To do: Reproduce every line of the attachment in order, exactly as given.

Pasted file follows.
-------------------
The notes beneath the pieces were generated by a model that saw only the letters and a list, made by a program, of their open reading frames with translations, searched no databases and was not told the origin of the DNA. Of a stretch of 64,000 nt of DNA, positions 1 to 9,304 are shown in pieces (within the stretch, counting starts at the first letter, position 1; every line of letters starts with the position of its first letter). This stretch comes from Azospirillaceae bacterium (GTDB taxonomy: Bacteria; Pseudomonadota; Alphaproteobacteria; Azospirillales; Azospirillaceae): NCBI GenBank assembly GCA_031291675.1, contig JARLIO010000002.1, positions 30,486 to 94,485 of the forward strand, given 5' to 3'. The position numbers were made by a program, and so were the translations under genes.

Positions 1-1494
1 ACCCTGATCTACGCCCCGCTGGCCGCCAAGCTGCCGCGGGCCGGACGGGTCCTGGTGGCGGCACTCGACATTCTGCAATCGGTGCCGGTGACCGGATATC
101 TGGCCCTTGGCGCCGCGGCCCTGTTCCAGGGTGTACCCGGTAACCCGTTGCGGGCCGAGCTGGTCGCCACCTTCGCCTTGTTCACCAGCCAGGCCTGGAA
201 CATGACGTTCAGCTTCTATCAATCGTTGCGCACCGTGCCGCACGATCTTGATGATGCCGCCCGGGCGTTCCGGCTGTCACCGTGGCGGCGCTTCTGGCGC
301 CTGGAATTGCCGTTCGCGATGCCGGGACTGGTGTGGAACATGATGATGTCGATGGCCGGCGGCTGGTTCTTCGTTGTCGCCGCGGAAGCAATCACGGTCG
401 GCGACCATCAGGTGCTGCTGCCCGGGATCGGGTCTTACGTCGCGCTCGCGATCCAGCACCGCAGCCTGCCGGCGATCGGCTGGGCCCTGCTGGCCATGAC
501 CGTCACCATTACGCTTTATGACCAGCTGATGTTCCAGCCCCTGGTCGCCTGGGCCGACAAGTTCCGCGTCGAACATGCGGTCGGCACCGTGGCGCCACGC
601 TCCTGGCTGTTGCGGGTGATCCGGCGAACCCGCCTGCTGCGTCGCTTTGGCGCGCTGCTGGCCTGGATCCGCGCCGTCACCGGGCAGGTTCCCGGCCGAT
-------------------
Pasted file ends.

The notes beneath the pieces were generated by a model that saw only the letters and a list, made by a program, of their open reading frames with translations, searched no databases and was not told the origin of the DNA. Of a stretch of 64,000 nt of DNA, positions 1 to 9,304 are shown in pieces (within the stretch, counting starts at the first letter, position 1; every line of letters starts with the position of its first letter). This stretch comes from Azospirillaceae bacterium (GTDB taxonomy: Bacteria; Pseudomonadota; Alphaproteobacteria; Azospirillales; Azospirillaceae): NCBI GenBank assembly GCA_031291675.1, contig JARLIO010000002.1, positions 30,486 to 94,485 of the forward strand, given 5' to 3'. The position numbers were made by a program, and so were the translations under genes.

Positions 1-1494
1 ACCCTGATCTACGCCCCGCTGGCCGCCAAGCTGCCGCGGGCCGGACGGGTCCTGGTGGCGGCACTCGACATTCTGCAATCGGTGCCGGTGACCGGATATC
101 TGGCCCTTGGCGCCGCGGCCCTGTTCCAGGGTGTACCCGGTAACCCGTTGCGGGCCGAGCTGGTCGCCACCTTCGCCTTGTTCACCAGCCAGGCCTGGAA
201 CATGACGTTCAGCTTCTATCAATCGTTGCGCACCGTGCCGCACGATCTTGATGATGCCGCCCGGGCGTTCCGGCTGTCACCGTGGCGGCGCTTCTGGCGC
301 CTGGAATTGCCGTTCGCGATGCCGGGACTGGTGTGGAACATGATGATGTCGATGGCCGGCGGCTGGTTCTTCGTTGTCGCCGCGGAAGCAATCACGGTCG
401 GCGACCATCAGGTGCTGCTGCCCGGGATCGGGTCTTACGTCGCGCTCGCGATCCAGCACCGCAGCCTGCCGGCGATCGGCTGGGCCCTGCTGGCCATGAC
501 CGTCACCATTACGCTTTATGACCAGCTGATGTTCCAGCCCCTGGTCGCCTGGGCCGACAAGTTCCGCGTCGAACATGCGGTCGGCACCGTGGCGCCACGC
601 TCCTGGCTGTTGCGGGTGATCCGGCGAACCCGCCTGCTGCGTCGCTTTGGCGCGCTGCTGGCCTGGATCCGCGCCGTCACCGGGCAGGTTCCCGGCCGAT